Trade marks and politics
In the most recent example, the issue was whether a political party that had broken away from the ruling African National Congress (“ANC”) – the African Democratic Change – had infringed the rights of the ruling party. As is commonly known, the logo of the ANC features the colours black, green and gold, as well as an image of a hand grasping a spear. The logo of the African Democratic Change also features the colours black, green and gold, as well as an image of a hand grasping a torch.
It’s perhaps no surprise that the ANC raised an objection, especially if one considers that logos play a prominent role in countries where visual imagery is a big factor. It’s also quite clear that the abbreviation of African Democratic Change (“ADC”) is not too dissimilar from ANC. On the flip side, it is a fact that the colours black, green and gold are quite popular in South African politics. We’ll have to wait and see where this matter goes.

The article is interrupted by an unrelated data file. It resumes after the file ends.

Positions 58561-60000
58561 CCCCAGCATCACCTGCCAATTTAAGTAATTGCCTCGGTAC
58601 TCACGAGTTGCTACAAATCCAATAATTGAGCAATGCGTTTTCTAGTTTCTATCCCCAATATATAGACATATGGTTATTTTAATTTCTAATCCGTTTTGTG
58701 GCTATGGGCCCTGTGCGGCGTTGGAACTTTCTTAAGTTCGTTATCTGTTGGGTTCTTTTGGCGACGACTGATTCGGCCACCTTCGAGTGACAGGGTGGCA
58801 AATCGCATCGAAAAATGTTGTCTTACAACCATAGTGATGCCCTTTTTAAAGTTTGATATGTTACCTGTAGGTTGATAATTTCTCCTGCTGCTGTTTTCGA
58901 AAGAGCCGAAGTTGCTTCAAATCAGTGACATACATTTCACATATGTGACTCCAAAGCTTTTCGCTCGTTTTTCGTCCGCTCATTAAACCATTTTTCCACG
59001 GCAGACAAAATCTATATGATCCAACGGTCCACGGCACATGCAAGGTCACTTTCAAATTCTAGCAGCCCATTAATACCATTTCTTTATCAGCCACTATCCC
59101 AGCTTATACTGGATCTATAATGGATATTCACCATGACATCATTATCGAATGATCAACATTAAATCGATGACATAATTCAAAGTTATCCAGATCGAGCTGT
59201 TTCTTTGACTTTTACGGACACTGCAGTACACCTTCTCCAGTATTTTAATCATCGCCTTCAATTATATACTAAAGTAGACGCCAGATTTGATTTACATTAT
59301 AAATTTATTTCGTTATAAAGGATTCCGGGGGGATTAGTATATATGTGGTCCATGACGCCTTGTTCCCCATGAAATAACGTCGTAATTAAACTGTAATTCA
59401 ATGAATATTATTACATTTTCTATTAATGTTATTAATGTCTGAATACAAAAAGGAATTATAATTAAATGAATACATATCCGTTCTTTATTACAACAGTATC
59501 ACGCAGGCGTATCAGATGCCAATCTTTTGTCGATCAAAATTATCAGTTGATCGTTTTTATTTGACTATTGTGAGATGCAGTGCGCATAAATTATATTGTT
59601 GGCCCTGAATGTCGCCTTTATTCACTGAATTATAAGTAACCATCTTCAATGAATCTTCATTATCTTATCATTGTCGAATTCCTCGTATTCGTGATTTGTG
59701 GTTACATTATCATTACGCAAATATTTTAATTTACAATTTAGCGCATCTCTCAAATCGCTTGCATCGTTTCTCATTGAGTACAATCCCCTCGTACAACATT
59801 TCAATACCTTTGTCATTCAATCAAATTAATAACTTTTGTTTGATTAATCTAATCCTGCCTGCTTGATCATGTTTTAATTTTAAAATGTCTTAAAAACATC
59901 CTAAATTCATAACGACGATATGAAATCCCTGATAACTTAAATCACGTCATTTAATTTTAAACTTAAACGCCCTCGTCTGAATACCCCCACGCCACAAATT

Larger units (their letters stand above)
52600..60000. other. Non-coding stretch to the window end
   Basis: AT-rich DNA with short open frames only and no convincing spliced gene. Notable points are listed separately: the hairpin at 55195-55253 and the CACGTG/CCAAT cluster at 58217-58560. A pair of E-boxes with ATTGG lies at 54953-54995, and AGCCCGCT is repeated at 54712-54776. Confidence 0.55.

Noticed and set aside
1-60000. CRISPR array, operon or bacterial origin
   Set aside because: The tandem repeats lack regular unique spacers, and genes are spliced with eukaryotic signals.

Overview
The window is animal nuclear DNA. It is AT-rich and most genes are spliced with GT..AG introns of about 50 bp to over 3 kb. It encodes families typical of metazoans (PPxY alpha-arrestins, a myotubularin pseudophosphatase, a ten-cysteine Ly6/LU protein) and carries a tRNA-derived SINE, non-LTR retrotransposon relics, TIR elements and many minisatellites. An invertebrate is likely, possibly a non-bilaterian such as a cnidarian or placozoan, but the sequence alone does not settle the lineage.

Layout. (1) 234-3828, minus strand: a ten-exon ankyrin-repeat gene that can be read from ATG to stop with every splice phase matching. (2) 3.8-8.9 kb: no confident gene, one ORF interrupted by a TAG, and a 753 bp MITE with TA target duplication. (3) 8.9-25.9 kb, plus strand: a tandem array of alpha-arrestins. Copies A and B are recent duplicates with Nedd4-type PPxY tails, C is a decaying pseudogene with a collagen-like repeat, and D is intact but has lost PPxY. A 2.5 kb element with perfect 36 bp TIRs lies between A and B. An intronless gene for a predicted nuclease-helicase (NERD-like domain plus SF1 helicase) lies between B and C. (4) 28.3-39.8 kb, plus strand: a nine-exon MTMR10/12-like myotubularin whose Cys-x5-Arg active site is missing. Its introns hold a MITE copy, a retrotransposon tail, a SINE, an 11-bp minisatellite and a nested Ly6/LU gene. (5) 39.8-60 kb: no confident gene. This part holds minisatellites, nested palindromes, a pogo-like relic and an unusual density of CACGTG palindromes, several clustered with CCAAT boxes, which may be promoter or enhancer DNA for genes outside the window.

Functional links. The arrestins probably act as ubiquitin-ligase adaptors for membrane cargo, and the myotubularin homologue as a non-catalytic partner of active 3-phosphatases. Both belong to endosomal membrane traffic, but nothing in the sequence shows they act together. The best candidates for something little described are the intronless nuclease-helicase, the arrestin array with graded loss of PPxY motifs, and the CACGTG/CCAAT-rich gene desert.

For starters, names and images can be registered as trade marks. The unauthorised use of a registered trade mark (or something similar) can be an infringement that can be punished by way of an interdict (injunction), legal costs and damages. They should also be aware that it’s very easy to establish whether there are any relevant trade mark registrations by way of a trade mark register search.
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